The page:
'Bennett Will Give Up Values to be Prime Minister'

Nationalist activist Baruch Marzel slams Jewish Home for abandoning religious Zionism, says Bennett admitted 'flexibility.'

Hezki Baruch, Ari Yashar,

Naftali Bennett
Naftali Bennett
Flash 90

Nationalist activist Baruch Marzel of Hevron, a member of the Otzma Leyisrael party that barely missed out in the last elections, criticized the Jewish Home party on Thursday - a day after it passed a controversial new party constitution expanding its chairperson's authority.

Speaking to Arutz Sheva, Marzel argued the supposedly religious Zionist party had turned into "Meimad B from a religious perspective," referring to a left-wing religious Zionist party in existence until 2009.

The comment comes in response to a decision to prominently feature secular candidates and appeal to Russian-speaking and Druze sectors, in what a party insider described to Arutz Sheva as a shift of focus to the secular public even at the cost of religious support.

"We warned (Jewish Home Chairperson) Naftali Bennett; it must be said he was decent enough to say that he is ready to give up on many things, also in terms of the field of religion and the land of Israel, in order to be the prime minister," said Marzel.

Marzel added "these are people who joined with Yesh Atid, and because of them a million Jews hate us today," referring to accusations that Jewish Home ran a negative campaign against Otzma Leyisrael in the last elections.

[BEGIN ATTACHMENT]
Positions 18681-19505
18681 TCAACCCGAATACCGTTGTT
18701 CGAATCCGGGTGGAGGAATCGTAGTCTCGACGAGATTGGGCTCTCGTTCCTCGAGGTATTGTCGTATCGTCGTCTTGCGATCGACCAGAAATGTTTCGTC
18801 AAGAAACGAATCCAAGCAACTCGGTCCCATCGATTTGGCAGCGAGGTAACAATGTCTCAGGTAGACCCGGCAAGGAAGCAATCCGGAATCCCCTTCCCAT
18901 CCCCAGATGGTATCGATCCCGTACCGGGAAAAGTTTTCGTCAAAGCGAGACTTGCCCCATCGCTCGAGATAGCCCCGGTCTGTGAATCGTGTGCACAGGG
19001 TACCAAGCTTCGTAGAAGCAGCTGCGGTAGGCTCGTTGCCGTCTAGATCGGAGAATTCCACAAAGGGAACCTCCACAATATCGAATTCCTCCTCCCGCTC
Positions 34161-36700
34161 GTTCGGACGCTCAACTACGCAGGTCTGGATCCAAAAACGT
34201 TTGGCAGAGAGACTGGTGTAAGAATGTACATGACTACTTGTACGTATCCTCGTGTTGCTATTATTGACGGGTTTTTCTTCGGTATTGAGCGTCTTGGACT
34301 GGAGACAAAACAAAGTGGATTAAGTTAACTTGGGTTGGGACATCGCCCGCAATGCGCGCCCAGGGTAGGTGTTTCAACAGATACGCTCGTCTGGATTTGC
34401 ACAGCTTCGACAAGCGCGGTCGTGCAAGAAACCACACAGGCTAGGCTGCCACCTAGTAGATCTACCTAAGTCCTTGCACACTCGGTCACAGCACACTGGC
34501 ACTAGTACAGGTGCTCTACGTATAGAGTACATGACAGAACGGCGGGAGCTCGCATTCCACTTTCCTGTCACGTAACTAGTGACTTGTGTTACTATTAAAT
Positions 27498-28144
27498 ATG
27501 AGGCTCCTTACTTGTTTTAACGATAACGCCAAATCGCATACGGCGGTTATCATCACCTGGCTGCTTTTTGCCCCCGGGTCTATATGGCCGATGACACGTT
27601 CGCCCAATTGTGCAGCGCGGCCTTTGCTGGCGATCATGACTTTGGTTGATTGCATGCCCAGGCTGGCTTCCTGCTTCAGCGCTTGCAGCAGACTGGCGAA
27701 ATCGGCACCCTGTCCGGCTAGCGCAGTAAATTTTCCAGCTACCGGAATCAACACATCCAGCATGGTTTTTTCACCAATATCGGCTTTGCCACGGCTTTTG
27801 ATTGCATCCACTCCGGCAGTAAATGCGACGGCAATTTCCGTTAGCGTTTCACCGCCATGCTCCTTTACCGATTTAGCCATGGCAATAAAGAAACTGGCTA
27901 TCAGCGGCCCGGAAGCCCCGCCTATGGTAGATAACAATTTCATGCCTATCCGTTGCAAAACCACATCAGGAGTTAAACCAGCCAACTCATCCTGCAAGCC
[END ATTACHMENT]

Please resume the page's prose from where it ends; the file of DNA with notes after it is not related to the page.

"The Jewish Home leadership is connected on the religious level to Meimad - (Jewish Home Constitution Committee Chair) Daniel Tropper and his friends came from Meimad; that they are representing religious Zionism is a disgrace," charged Marzel.

The nationalist activist argued it is preferable to have a small party with a strong ideology in the opposition, rather than to have a large Jewish Home party in the coalition without a clear goal.

"They sat in a government that frees terrorists," reminded Marzel, noting the 78 terrorists freed in "gestures" during the peace talks that ended in April.

"Naftali Bennett's promises and declarations today are small and minor as opposed to the promises of (Prime Minister Binyamin) Netanyahu before he became prime minister, and we saw what resulted. Today we have a government that freezes the settlement in Judea and Samaria," concluded Marzel.

Marzel's comments about the declarations of Bennett, who formerly served in Netanyahu's office, come after Bennett outlined his proposal for a national plan in a Wall Street Journal article before Operation Protective Edge back in May.

Bennett proposed giving "Palestinians complete freedom of movement, which requires removing all roadblocks and checkpoints in the West Bank. In particular, Israel should dismantle the security barrier erected throughout the last decade to defend against Palestinian terror attacks during the Second Intifada."

Bennett further proposed Arab autonomy in Areas A and B, and the offering of full Israeli citizenship to Arab residents of Area C; Justice Minister Tzipi Livni (Hatnua) slammed the proposal as "the end of Zionism."


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